Rumors are swirling about Governor Romney’s pick for a running mate. It’s no small matter. An active Vice-President can influence policy, be an effective spokesman for legislation, and if necessary take over the administration and finish an interrupted term. A vice president is also poised to run for election and complete the agenda of a successful predecessor. The Vice President is first in the line of succession to a President who is removed, resigns, becomes incapacitated or dies. The Vice President as designated by our Constitution, is also the President of the Senate and can break tie votes. That can be crucial in a closely divided Congress.
In the past, electors in the Electoral College, were permitted two votes and the candidate who came in second became the Vice President almost automatically but since 1940 the candidate chooses the potential Vice-President.
The only modern Presidential candidate who did not pick a Veep and had Congress do it for him was Adlai Stevenson, a pompous poseur who lost to Dwight Eisenhower whose Vice President was Richard Nixon.
The qualifications for Vice President are exactly like those for President ….an individual must:
* Be a natural born U.S. citizen
* Be at least 35 years old
* Have resided in the U.S. at least 14 years
Too bad. That leaves Ileana Ros- Lehtinen the doughty Representative from Florida (District 18) out. She is a she, is savvy, great on defense and foreign policy and Hispanic. But, she was born in Cuba.
Although the President is limited to only two terms, a Vice-President has no limit of terms. Thus, Joe Biden can be Vice-President for life as long as a Democrat is President. And Al Gore could do so too. In fact, Al Gore could have become President if Bill Clinton had been removed from office after the impeachment. He would have had almost two full years to cool America.What a chilling thought.
The office of Vice President has evolved greatly. At one time it was seen as ceremonial and virtually a sinecure. However, the influence and prestige of the office grew markedly in the last century. Perhaps because a seemingly unprepared and unprepossessing figure like Harry Truman became a worthy successor to Franklin Delano Roosevelt.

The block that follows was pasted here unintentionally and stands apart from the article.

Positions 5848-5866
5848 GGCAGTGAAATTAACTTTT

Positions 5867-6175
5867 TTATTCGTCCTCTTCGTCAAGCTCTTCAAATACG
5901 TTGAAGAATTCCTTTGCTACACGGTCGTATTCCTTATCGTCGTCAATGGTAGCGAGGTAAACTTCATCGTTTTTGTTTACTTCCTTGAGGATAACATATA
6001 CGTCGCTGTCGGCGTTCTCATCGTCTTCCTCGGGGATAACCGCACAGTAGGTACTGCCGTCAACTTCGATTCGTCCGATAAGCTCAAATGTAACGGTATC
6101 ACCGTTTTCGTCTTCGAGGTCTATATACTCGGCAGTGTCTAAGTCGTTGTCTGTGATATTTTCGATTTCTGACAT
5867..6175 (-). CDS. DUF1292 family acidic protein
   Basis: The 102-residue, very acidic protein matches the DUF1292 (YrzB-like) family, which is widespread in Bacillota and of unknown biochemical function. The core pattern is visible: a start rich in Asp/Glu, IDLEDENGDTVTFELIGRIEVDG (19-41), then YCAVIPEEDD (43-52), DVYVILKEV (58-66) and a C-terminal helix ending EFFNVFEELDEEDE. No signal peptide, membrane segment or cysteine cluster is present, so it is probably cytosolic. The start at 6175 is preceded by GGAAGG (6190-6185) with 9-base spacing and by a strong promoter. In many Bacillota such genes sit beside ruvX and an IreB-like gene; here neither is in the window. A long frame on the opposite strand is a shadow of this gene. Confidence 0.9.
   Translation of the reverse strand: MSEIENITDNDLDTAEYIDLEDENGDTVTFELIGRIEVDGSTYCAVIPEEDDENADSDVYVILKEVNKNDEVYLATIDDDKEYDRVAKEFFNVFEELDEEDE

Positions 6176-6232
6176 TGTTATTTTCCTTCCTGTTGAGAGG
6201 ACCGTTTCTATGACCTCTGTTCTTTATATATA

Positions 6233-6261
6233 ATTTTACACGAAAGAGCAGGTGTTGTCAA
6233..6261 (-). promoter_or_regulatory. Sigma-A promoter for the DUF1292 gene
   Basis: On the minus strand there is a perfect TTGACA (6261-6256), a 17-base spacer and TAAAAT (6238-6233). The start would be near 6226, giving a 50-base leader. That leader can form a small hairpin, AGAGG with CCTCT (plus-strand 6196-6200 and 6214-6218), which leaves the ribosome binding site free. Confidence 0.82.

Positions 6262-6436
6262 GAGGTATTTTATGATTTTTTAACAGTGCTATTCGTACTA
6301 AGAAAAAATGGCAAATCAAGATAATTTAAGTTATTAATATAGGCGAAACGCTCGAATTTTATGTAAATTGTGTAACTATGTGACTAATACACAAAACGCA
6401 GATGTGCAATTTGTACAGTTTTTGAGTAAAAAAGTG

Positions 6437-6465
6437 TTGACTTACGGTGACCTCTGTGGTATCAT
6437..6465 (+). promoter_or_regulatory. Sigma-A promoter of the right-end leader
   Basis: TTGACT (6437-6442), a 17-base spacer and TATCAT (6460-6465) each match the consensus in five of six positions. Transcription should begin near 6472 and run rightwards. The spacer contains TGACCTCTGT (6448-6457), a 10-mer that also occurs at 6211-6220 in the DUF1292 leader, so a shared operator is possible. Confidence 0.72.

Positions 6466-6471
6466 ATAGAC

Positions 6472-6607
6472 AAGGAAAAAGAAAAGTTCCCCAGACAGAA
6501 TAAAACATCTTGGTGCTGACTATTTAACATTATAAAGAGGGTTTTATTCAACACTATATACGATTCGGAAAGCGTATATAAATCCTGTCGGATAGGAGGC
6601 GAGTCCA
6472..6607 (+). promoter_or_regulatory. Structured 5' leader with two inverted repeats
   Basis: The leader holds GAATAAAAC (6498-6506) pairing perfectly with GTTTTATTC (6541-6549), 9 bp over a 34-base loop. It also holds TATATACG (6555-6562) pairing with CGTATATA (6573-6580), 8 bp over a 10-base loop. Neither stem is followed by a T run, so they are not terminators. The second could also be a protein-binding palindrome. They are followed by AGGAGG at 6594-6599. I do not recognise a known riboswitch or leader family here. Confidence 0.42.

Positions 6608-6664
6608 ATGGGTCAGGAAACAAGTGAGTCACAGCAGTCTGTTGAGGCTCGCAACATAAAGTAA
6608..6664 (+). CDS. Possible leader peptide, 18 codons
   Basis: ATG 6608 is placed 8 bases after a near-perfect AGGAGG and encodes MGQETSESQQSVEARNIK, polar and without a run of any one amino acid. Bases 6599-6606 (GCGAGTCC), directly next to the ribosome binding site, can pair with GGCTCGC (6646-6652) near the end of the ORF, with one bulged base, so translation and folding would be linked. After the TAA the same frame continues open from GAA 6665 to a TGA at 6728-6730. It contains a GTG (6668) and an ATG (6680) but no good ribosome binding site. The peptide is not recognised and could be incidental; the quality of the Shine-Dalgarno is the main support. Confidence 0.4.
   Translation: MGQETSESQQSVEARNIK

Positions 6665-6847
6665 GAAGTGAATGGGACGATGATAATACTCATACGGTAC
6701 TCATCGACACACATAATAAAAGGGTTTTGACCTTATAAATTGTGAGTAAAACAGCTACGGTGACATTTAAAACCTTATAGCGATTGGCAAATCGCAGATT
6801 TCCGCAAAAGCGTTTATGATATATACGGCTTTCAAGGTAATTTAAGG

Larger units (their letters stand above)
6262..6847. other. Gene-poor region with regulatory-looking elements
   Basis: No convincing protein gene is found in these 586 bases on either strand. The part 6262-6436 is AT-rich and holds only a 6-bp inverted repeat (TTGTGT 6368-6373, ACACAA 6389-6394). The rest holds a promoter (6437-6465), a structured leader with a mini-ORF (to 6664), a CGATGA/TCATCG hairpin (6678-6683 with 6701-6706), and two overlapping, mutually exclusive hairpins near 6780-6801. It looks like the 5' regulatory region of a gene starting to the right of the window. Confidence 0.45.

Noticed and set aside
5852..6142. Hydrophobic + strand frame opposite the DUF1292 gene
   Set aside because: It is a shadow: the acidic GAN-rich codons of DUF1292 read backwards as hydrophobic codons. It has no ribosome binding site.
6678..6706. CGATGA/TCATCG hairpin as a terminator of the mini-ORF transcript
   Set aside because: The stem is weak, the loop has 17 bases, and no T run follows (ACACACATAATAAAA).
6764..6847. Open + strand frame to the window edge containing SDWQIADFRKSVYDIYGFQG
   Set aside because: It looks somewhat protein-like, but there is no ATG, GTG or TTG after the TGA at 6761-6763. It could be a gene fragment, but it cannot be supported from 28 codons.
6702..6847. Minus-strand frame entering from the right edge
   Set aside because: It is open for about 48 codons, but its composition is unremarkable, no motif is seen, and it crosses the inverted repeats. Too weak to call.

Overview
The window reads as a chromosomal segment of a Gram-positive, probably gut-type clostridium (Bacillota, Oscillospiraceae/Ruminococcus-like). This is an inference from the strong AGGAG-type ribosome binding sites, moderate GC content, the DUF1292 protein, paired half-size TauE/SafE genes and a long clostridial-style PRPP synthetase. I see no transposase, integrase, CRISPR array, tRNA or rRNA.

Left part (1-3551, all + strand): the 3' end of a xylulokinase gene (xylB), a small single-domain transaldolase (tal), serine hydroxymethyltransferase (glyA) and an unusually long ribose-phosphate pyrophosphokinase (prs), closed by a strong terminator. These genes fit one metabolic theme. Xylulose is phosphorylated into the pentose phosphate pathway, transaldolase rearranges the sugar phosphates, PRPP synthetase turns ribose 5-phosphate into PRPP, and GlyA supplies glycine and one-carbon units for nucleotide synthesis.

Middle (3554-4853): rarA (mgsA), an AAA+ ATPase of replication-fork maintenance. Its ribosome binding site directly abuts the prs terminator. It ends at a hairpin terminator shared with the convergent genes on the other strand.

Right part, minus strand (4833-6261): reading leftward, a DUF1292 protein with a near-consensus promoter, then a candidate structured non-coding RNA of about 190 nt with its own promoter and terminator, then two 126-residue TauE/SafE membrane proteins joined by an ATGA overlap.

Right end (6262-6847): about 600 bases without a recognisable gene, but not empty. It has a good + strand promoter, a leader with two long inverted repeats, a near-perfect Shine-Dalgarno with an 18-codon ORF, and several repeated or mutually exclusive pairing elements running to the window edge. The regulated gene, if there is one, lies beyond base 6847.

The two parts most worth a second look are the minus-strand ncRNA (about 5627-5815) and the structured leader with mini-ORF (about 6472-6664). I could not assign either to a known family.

President Roosevelt who was ill for much of his time in office actually had two Vice Presidents before Harry Truman. John Nance Gardner, a governor of Texas was the Veep in the first two terms (1933-41). Gardner did not think much of the office. He is quoted as saying “the office is not a bucket of warm piss.”
Henry A. Wallace, a Republican progressive served during Roosevelt’s third term (1941-1945). Wallace was an apostle for the “New Deal” and an apologist for Russia. Fortunately President Roosevelt dumped him in 1944 and selected Harry Truman. Imagine America if Wallace had become President. He certainly would have attempted a radical transformation and one can only guess at how the war in the Pacific would have ended.
In 1947 when Wallace tried to run for President a writer described his effort as “”the closest the Soviet Union ever came to actually choosing a president of the United States.”
Harry S Truman of Missouri was elected Vice President for Roosevelt’s fourth term, but served only a few months (Jan-May 1945) before becoming president. The office of the Vice President became vacant when Harry Truman succeeded to the presidency in 1945 and remained so until 1948 when Alben Barkley of Kentucky, was elected.
Barkley was a likeable chap who was seventy years old when he was sworn in as vice president. Age did not crimp his style and he courted and wed a widow half his age while in office. He had a long career in national politics that took him from the House to the Senate to the vice-presidency. However, he took no real part in the tumultuous events of the Truman Presidency and never had an office in or near the White House.
Barkley left no real footprints but the term “Veep” which he coined has lasted and is now being recycled by the media.